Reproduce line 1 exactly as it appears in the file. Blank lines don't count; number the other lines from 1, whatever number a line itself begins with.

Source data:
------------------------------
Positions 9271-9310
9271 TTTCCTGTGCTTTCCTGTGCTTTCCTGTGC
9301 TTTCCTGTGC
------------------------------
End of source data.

Positions 9271-9310